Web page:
Umbrella Movement / September 2016 (Issue 33)

Sickness Upon The Golden Bell: Day XIII - XV

poetry by Lo Mei Wa and photography by Manson Wong


“I started drawing feathers
of different colors at an age
when I left childhood and believed
that man could fly. So behind each feather
is a destination where I’ll fly.
My mom always asks how
I’ll get rid of these feathers.
Every time, I say the best way to forget a drawn feather
is to sit in a running train,
cookies between your teeth,
gazing out the window
at a blue mountain
till you forget the cookies
but the buttery sweetness lingers
in the saliva
so that you think you’re the blue mountain
gleefully peeking at the bottoms of passing clouds.
But I’ve stopped drawing feathers
and quit looking at trains
because now I really am a feather
of the big bird raised inside the golden bell.
I really am flying to the clouds now.”


“Because I actually am a kid and nobody believes me, my aquatic life underwater without my parents completed my growth. The first time I mistook the sea’s surface for blue sky, I screamed, and didn’t know it felt so good to lose the whole world. Other water-breathing creatures nodded at me and this was how I realized my tentacles were gone and I was tough. They said our two legs were already gone before that. We were outcasts. But now I think swimming is even easier for my life. Every night when I eye the rippling blue-and-white clouds streaking across the new firmament, I feel like I’m sleeping in my mother’s arms.”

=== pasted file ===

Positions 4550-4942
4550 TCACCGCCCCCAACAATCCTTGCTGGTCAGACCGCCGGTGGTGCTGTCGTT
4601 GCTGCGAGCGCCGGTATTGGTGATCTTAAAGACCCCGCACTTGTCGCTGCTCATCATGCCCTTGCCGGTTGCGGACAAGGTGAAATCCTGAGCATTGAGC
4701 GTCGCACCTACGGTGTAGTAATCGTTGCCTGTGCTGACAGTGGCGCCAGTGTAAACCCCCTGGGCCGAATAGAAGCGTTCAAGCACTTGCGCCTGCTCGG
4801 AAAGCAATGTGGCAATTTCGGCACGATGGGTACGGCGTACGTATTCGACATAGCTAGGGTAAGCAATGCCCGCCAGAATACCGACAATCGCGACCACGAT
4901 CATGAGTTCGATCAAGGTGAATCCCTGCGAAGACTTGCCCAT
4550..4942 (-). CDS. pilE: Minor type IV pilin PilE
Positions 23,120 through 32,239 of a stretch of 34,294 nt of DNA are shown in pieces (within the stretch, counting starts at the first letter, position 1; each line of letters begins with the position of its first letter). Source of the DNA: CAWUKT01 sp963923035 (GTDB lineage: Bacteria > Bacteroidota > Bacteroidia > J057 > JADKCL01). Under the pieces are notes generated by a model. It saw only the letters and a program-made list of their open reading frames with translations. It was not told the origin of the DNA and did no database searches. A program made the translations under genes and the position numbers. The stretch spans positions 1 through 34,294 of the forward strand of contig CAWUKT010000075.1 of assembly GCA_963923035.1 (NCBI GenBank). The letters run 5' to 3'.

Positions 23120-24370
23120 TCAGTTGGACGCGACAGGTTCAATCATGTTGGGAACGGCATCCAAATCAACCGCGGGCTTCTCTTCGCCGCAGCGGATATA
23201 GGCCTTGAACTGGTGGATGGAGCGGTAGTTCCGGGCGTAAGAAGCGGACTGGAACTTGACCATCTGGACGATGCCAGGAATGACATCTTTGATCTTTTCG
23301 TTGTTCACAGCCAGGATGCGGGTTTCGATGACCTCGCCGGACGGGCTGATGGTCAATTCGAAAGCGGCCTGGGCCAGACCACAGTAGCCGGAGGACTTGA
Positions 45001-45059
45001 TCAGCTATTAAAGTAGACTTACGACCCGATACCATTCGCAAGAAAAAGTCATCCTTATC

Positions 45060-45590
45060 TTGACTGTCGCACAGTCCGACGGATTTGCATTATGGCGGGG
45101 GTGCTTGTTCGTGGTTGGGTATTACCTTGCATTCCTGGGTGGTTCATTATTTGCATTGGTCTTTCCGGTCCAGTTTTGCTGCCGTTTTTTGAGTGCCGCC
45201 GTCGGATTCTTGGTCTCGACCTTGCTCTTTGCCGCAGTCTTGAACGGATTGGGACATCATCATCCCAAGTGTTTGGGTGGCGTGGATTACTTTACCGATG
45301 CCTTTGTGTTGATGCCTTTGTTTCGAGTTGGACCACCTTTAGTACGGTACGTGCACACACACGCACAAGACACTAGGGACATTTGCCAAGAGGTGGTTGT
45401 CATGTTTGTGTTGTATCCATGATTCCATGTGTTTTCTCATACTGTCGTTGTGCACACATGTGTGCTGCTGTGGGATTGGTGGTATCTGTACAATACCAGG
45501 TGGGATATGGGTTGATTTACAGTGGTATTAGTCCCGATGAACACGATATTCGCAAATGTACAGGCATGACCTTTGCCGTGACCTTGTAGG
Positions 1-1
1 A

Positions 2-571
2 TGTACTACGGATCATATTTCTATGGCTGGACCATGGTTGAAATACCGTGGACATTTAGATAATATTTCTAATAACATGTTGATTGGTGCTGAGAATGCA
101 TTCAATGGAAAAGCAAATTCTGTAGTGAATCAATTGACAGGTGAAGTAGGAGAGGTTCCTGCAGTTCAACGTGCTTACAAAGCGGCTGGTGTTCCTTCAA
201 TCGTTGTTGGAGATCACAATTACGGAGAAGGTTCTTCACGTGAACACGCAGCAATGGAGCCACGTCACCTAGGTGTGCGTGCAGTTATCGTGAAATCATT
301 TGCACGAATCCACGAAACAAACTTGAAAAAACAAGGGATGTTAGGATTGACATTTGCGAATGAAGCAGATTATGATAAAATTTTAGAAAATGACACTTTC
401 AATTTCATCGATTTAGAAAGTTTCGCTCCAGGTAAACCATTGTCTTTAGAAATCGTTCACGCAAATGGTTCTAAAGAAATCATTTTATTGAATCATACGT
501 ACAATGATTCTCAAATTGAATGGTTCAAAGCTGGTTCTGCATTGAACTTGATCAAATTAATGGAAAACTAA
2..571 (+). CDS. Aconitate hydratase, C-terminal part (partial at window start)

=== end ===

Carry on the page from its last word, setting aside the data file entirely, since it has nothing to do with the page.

“That phlegm in my throat
was spat out as crimson flowers
washing down the bustling streets.

But when I lift my face at night
and watch yellow lights turn on
one by one across the city, I know

that time has become every child.”
Website © Cha: An Asian Literary Journal 2007-2018
ISSN 1999-5032
All poems, stories and other contributions copyright to their respective authors unless otherwise noted.